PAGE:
The details come off the back of exclusive details we obtained surrounding a more major facelift of the 2016 Holden WN Caprice V, which we expect to share the same engine.
The current L98 6.0-litre V8 engine that produces 260kW of power and 517Nm of torque looks set to be replaced by a 6.2-litre V8 engine with codename L99. This engine is locally expected to produce 304kW of power at 5900rpm when mated to a six-speed automatic gearbox, down on the same engine used in the US-market Chevrolet SS, which produces 310kW of power.
When teamed with the six-speed manual transmission, the same engine is expected to produce slightly more power and torque.
The upgraded L99 engine comes with fuel-saving technology that includes E85 flex fuel compatibility and active fuel management that can shut down up to four-cylinders during light throttle loads. Additionally, the L99 engine also comes with camshaft phasing technology, which is the simplest form of variable valve timing, whereby the angle of the camshaft is rotated backwards and forwards relative to the crankshaft.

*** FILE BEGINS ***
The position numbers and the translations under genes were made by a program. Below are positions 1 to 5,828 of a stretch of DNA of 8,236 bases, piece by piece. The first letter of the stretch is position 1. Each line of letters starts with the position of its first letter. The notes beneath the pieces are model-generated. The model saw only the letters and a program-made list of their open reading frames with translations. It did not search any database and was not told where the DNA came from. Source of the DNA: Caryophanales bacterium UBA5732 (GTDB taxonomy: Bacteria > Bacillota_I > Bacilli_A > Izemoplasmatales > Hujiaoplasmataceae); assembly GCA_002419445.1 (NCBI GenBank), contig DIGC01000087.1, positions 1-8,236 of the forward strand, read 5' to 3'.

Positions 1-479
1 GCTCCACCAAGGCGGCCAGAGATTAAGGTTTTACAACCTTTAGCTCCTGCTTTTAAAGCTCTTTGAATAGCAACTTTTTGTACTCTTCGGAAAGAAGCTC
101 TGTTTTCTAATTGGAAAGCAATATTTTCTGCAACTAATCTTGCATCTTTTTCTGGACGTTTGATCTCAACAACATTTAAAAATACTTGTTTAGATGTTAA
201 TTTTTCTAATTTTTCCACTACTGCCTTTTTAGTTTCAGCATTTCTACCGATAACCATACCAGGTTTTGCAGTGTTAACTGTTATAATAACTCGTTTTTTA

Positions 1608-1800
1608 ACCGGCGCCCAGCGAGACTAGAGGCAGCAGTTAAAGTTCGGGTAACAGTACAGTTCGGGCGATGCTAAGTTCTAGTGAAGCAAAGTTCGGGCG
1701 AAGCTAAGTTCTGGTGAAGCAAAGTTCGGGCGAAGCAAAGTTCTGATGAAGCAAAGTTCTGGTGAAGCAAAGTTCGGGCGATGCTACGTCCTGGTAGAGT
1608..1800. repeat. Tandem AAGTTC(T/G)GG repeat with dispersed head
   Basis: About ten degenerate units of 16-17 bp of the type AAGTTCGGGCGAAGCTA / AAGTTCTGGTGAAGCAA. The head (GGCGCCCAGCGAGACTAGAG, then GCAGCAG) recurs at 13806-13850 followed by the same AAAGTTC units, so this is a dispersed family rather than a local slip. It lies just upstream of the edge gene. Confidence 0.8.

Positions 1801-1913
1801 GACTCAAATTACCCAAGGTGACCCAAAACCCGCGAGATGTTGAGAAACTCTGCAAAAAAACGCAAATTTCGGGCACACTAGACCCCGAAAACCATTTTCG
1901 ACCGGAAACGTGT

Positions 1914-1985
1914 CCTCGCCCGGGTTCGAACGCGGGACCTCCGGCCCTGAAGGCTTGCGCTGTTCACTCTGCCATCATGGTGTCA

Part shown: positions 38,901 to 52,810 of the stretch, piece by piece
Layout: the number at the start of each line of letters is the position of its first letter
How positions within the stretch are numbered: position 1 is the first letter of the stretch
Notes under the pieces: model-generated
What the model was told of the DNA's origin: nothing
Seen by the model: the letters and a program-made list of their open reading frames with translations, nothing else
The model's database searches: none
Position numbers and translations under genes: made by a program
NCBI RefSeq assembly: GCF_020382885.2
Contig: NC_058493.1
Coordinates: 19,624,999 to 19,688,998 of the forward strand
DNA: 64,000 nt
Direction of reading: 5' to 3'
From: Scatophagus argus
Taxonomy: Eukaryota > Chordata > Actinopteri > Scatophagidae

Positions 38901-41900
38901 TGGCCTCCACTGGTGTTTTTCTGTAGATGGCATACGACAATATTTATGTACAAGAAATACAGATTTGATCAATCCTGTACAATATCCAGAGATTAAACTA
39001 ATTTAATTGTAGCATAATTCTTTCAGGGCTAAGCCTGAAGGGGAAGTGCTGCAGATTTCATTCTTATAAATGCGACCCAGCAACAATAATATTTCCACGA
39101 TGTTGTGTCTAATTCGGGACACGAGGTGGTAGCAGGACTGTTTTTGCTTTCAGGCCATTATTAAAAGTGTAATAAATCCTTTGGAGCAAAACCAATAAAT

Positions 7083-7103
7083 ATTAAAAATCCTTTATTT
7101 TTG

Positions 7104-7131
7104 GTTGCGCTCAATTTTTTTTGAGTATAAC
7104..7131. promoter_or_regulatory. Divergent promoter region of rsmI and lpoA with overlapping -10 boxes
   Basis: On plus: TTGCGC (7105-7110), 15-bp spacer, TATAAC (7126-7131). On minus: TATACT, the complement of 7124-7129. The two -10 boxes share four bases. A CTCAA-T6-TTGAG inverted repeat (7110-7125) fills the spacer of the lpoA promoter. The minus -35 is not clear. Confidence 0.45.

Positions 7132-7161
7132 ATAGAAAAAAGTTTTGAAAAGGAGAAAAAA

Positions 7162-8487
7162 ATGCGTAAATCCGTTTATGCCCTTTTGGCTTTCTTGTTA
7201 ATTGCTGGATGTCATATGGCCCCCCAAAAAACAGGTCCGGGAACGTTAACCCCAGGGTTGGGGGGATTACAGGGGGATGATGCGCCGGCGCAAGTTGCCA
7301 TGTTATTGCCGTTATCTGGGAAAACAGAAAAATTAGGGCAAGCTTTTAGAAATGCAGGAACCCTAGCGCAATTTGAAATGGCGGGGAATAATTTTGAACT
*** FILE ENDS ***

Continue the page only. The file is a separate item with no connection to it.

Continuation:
In addition to the new 6.2L V8 engine, Holden is expected to facelift the front-end of the Commodore with minor styling changes limited to the headlights, front fascia and interior. Geelong-based composite material manufacturer Quickstep is also rumoured to be working with a local vehicle manufacturer on a new bonnet design. Earlier spy photographs of the 2016 Commodore SS reveal gills on the top sides of the bonnet.
The Chevrolet SS sold in the USA comes with a number of features currently unavailable on the Commodore that could creep their way into the Series II version. These include seat cooling, a rotary drive-mode selector and sportier wrap-around driver and front passenger seats.
Holden refused to provide any comment, but has previously said that it will continue to keep Commodore relevant until its planned end of production in 2017. CarAdvice will keep you posted as more information comes to hand.